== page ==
There is nothing wrong with any of the symbology on US military emblems.  Neither the Constitution nor US law forbid association — no matter how slight or incorrectly perceived — between the US military and an image that might be perceptible as religious in origin or content.  There are literally hundreds, if not thousands, of official and unofficial patches and unit emblems with similar symbology; these patches are worn — with pride — by hundreds of thousands of American servicemembers, of every faith and no faith.  They represent a long and honorable American military heritage, not a subversive one.  That Weinstein thinks some form of symbology someone might think was somehow related to religion is prohibited does not make it so.  Weinstein’s feeling of Constitutional “offense” is unfounded — and as a lawyer, he likely knows it.

The US military no more endorses Christianity than it does the Pink Panther.  Its unit emblems and patches no more give the impression of crusade than they do the impression of pillage and rape.  It does not endorse Boeing nor Lockheed Martin.  To assert any such thing is to depart from reality.

Weinstein believes — apparently sincerely, even if not sanely — that Christians are trying to take over the country.  These “Christian” unit emblems and markers dating to World War I and earlier, then, are all part of some interwoven, century-long Christian conspiracy to take over America.  One of these secret symbols may yet be the smoking gun proving the MRFF’s stated belief in an American “shadow government” led by James Dobson and Dick Cheney.  It’s like a bizarro MRFF version of Nicolas Cage’s National Treasure, except the goal is to undermine the Constitution, not protect it, and it is Weinstein who drove the expensive cars instead of Riley (who, in this B-movie production, is apparently played by a woman).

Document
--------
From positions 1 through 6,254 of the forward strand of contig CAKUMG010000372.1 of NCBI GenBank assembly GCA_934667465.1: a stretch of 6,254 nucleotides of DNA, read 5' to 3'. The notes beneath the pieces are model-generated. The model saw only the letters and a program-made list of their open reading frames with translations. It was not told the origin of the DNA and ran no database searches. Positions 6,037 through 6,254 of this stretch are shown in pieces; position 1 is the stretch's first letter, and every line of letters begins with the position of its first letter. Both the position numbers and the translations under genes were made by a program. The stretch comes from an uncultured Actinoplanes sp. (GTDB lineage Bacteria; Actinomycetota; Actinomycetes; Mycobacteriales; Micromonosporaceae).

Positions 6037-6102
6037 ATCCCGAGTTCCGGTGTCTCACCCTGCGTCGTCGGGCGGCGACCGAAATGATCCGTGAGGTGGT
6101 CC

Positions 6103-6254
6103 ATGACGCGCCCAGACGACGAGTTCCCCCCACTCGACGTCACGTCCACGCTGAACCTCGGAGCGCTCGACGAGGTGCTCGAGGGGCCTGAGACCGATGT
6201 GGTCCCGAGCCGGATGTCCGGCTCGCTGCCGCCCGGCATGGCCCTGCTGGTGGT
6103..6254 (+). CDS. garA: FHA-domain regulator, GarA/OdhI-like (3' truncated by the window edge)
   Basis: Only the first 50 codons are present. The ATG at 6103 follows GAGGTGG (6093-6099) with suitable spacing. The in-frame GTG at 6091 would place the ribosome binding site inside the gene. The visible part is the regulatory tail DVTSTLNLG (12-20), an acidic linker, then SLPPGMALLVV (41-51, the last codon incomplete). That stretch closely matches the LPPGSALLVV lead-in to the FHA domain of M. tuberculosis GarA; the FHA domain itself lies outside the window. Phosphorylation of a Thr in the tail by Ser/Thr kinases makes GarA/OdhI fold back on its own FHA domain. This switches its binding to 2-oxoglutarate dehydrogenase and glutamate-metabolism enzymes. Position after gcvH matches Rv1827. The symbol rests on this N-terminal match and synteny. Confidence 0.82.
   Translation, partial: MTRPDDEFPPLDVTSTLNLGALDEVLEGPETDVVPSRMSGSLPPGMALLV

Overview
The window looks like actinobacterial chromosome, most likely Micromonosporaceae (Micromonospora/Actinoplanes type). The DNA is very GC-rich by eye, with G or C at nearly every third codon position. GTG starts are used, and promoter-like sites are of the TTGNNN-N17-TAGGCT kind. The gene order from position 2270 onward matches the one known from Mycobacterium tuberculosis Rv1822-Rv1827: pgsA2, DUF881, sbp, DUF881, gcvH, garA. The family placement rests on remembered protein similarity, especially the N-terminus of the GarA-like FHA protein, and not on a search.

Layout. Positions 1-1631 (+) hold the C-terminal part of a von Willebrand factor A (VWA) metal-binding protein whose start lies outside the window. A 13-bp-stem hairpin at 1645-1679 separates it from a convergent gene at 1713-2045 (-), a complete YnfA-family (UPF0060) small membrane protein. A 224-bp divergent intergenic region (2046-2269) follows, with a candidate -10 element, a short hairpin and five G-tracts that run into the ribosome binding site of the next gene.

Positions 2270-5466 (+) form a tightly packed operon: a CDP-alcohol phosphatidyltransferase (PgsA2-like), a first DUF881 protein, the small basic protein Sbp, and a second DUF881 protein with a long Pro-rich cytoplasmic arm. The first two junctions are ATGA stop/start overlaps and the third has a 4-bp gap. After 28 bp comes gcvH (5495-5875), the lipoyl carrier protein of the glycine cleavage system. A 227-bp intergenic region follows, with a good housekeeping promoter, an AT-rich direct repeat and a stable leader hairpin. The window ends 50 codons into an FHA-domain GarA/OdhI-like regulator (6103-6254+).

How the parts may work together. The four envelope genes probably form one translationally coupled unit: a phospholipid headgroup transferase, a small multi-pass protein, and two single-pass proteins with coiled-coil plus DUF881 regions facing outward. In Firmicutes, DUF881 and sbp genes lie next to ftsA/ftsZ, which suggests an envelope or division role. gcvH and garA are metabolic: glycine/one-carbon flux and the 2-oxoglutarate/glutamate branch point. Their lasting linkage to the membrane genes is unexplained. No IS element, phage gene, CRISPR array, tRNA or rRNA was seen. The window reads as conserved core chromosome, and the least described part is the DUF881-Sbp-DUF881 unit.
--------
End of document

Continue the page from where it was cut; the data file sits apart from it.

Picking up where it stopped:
Weinstein is simply trolling the military for a cause, banking on a hypersensitivity to Christianity to further his personal political vendetta.  To the general public, he may present a “shocking” allegation.  To those who do a few minutes of research, his complaint over a red cross on a medical emblem simply presents the picture of a fool.